Office of Civilian Defense
ER saw World War II as an opportunity to unify the American people, encourage citizen participation, and strengthen American democracy. She believed that "we must continuewith the progressive social legislation as part of national defense." She was impressed with the accomplishments of her good friend Lady Stella Reading who directed the Women's Voluntary Services forCivil Defense in England and particularly by the way Reading was achieving greater social equality and justice through her work. She wanted American women to become involved in the war effort in asimilar way, and successfully urged FDR to ask Florence Kerr, the head of Works Progress Adminstration Community Service Projects, to draw up a plan to make use of women volunteers in the war effort. ERworked closely with Kerr to produce a document entitled "American Social Defense Organization."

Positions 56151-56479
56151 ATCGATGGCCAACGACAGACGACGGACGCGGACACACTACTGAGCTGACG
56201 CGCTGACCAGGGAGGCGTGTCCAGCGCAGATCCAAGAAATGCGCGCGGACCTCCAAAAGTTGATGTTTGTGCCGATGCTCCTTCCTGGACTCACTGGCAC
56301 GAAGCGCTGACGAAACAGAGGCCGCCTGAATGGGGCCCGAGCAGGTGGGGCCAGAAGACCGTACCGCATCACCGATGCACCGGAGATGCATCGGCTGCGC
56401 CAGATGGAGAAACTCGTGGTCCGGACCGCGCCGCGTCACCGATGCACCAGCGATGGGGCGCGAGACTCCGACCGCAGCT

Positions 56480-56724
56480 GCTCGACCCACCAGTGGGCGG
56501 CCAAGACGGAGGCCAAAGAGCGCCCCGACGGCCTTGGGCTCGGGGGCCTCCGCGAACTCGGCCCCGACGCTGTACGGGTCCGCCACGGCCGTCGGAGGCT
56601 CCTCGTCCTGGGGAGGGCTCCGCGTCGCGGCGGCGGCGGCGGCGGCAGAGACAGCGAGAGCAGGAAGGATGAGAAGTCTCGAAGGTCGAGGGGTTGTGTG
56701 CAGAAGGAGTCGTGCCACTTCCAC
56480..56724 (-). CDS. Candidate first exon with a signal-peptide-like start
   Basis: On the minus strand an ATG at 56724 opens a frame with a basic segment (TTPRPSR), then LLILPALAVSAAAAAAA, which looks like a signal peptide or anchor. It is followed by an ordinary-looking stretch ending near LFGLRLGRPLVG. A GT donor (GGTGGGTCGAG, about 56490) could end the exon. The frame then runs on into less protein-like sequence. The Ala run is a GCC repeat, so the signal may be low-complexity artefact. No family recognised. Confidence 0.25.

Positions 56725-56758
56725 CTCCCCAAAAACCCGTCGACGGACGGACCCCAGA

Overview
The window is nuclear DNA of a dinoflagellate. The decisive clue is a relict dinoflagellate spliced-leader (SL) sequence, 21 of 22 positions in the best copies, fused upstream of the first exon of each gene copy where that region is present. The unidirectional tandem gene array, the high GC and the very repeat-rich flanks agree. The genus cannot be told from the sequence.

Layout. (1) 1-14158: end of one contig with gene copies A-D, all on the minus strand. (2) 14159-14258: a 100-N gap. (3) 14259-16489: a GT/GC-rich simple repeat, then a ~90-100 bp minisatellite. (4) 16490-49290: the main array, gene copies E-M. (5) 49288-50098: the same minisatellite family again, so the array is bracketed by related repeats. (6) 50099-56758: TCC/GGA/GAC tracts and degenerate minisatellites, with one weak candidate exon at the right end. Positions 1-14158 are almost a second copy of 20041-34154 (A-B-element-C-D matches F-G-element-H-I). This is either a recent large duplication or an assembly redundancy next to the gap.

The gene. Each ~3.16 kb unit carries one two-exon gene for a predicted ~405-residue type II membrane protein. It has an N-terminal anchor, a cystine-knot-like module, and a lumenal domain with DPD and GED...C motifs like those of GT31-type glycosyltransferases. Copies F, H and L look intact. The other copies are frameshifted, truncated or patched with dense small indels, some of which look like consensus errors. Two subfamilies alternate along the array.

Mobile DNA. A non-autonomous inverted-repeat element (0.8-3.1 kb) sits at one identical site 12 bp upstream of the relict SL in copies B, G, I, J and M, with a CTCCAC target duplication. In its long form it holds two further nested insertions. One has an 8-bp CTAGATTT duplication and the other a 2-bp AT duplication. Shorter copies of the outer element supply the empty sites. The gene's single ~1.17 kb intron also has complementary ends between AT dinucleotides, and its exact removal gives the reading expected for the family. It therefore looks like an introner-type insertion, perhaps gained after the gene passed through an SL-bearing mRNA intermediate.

Kerr and ER's document helped shape the Office of Civilian Defense (OCD), which FDR established byExecutive Order in May, 1941. Agreeing with Kerr and ER, and rejecting the advice of Harold Ickes and some of the other members of his administration, FDR gave the agency a mandate to meet a wide arrayof needs, including the protection of the civilian population, the maintenance of morale, and the promotion of volunteer involvement in defense. It was also charged with ensuring that federal agenciesresponded to community needs resulting from the war. FDR selected Fiorello LaGuardia, the flamboyant mayor of New York City, to head of the new agency.
The OCD established air-raid procedures,supervised black-outs, filled sandbags, and planned for protection against fire in case of attack. But LaGuardia showed little interest in organizing volunteer participation in civilian defense and in thesocial welfare programs that ER believed should be part of the program. ER was especially interested in seeing women and young people involved. Although she had resisted becoming officially...
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